On April 12 the Pakistani parliament passed a 14-point resolution in response to the Salala checkpoint attacks. The resolution condemns the attacks, and includes demands for an unconditional apology from the US, an immediate cessation of drone attacks, and a stop to all transport of arms and ammunition through Pakistan.
The foreign policy review process was an attempt by the parliament to regain control over the country's foreign policy, which has historically been set by the country's military. It was passed after several months debate, and under a broad coalition of parties across the political spectrum.
“We need to make sure that we follow the recommendations of the parliament in our negotiations with the US. I am hopeful that we can come to a mutually satisfying agreement,” says Mr. Chaudhury.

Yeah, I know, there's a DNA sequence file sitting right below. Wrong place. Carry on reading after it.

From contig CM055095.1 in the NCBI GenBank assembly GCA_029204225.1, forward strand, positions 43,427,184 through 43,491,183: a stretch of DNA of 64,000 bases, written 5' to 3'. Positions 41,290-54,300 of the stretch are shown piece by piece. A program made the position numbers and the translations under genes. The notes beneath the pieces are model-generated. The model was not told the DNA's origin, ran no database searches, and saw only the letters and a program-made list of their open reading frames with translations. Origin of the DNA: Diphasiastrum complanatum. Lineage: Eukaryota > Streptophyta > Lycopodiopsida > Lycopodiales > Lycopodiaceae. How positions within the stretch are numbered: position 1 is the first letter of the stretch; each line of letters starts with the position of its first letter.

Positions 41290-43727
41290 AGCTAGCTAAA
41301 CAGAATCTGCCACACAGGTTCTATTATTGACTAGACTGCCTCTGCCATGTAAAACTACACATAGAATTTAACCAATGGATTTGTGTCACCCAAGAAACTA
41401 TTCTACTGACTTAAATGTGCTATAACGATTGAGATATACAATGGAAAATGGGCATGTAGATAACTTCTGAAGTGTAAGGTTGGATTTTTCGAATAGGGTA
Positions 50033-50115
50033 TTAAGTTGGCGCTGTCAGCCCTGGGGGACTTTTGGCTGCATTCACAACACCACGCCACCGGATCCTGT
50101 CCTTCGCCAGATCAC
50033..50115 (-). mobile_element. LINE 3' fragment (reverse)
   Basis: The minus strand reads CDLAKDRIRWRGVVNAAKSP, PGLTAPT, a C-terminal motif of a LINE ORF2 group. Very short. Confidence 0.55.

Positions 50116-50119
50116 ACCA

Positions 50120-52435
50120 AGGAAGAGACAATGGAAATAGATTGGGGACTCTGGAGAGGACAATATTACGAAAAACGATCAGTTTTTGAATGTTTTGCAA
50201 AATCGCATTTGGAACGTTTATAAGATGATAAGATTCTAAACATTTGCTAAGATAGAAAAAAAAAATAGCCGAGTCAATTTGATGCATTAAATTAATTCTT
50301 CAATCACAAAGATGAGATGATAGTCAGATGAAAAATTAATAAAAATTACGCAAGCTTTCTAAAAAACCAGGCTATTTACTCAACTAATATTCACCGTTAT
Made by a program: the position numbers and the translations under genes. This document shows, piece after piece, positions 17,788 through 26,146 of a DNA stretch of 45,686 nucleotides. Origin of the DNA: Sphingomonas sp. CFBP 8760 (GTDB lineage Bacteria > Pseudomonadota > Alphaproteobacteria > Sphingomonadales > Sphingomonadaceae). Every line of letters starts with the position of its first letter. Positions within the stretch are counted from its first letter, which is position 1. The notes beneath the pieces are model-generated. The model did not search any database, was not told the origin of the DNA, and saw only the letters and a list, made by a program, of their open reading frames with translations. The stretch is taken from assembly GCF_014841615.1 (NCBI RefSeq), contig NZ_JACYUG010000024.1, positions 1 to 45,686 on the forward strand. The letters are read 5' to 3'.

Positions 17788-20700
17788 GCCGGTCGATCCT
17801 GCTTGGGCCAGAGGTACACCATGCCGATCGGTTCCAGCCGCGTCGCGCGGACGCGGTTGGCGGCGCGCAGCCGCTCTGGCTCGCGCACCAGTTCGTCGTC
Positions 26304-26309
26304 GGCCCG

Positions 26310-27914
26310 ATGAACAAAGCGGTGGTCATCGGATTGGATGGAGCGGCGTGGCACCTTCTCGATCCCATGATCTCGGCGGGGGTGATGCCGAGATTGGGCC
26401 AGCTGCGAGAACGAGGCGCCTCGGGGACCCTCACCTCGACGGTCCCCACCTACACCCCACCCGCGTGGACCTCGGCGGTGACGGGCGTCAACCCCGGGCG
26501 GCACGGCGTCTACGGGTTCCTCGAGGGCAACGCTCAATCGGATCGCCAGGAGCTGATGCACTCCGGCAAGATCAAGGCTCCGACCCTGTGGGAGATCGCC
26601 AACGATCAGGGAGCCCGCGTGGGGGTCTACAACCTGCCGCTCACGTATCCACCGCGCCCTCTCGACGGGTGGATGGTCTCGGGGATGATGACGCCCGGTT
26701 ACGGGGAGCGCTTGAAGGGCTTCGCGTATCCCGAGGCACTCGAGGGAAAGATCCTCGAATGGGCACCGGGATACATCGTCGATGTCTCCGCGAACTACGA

The US, however, does not seem to be budging on the question of an apology. “We have expressed our deepest condolences on this event, and are working hard to ensure that this event does not happen again,” says the spokesperson for the US State Department in Islamabad, Mark Stroh.
The unlikelihood that some of the core demands of the resolution will be met, has given opposition parties – especially those critical of US foreign policy – ammunition against the current negotiations.